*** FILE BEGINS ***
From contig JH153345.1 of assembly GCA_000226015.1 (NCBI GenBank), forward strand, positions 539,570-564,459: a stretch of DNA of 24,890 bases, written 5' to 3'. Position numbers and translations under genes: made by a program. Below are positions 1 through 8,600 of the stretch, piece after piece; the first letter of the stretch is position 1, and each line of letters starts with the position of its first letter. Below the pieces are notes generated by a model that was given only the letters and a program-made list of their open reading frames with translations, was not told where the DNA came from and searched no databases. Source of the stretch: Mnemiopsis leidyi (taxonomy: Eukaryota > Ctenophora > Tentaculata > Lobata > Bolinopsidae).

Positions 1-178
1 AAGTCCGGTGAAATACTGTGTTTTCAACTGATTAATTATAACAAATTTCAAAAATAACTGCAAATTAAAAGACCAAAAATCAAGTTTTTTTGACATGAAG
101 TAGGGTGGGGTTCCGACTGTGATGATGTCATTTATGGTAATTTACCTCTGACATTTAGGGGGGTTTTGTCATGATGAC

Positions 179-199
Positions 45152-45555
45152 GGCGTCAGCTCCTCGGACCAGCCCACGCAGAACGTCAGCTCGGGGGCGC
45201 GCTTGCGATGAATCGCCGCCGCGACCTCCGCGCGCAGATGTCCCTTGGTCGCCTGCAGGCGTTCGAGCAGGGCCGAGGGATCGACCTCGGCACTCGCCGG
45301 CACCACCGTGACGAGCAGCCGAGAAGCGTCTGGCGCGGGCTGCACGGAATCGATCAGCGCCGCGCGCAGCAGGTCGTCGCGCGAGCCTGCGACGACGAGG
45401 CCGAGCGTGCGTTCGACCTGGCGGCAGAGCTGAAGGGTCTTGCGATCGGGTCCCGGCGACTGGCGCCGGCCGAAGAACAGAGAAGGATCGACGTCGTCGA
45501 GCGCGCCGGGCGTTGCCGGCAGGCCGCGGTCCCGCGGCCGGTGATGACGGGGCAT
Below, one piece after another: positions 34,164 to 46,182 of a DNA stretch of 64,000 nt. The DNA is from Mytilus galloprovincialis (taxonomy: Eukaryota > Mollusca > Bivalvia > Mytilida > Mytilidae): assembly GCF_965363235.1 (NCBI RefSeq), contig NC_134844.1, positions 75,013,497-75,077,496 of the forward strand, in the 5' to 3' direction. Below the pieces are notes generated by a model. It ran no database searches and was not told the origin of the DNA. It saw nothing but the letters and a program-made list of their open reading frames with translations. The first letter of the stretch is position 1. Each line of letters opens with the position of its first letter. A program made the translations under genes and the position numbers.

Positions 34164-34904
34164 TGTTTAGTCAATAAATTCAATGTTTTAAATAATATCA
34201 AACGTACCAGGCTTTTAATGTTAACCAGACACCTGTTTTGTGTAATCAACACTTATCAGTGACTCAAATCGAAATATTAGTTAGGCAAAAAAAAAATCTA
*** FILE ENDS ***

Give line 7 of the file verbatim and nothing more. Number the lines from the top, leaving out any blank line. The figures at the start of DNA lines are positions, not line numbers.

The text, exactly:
45152 GGCGTCAGCTCCTCGGACCAGCCCACGCAGAACGTCAGCTCGGGGGCGC